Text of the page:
MotorTrend's defunct Popular Hot Rodding magazine bought the Project X car for $250 in 1965. Over the decades, it has been used to test a range of power technologies. Before the electric system, it had a Chevy LSX V-8 engine.
The car now has a 400-volt electric powertrain with an estimated 340 horsepower and 330 pound-feet of torque — those are very similar numbers to Cadillac's Lyriq EV. Chevrolet says the battery can store 30 kilowatt-hours of electricity. The range depends on the quick-change differential that's fitted, which can be swapped to optimize the car for acceleration or range. Still, Chevy claims the now-EV has "enough range for weekend cruising."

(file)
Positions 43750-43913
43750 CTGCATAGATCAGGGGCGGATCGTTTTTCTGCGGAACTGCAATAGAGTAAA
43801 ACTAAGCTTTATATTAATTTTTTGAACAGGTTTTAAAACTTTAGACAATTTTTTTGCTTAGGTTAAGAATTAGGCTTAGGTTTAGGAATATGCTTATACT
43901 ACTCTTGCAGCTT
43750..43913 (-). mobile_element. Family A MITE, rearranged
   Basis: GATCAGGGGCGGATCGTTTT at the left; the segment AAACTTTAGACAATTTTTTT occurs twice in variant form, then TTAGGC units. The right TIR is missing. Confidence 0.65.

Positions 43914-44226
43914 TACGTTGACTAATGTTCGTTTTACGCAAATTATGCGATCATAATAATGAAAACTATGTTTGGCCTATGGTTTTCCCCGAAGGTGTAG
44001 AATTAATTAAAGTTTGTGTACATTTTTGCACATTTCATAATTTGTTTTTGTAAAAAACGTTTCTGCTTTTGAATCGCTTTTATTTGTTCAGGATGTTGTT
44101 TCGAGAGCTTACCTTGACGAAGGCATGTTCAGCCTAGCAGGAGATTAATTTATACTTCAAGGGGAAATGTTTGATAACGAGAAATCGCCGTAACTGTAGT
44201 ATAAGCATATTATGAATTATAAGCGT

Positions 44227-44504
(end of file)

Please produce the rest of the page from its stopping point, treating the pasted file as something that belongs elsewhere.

Although the car still has the front suspension that was installed in 2007, Cagnazzi Racing made some changes, such as swapping to an electric brake booster and electrohydraulic power steering pump. Some springs have been switched too, as there's less weight under the hood and more at the rear compared with the previous incarnation. Project X now has the same push-button gear selector as the 2021 Chevrolet Corvette as well.
This is the third straight year that Chevy has converted a classic car into an EV for SEMA. The automaker did so to show off the capabilities of the eCrate Connect and Cruise system, as Autoblog points out. That's an electric crate motor and battery combination designed to make it easier for tinkerers to build battery-powered projects.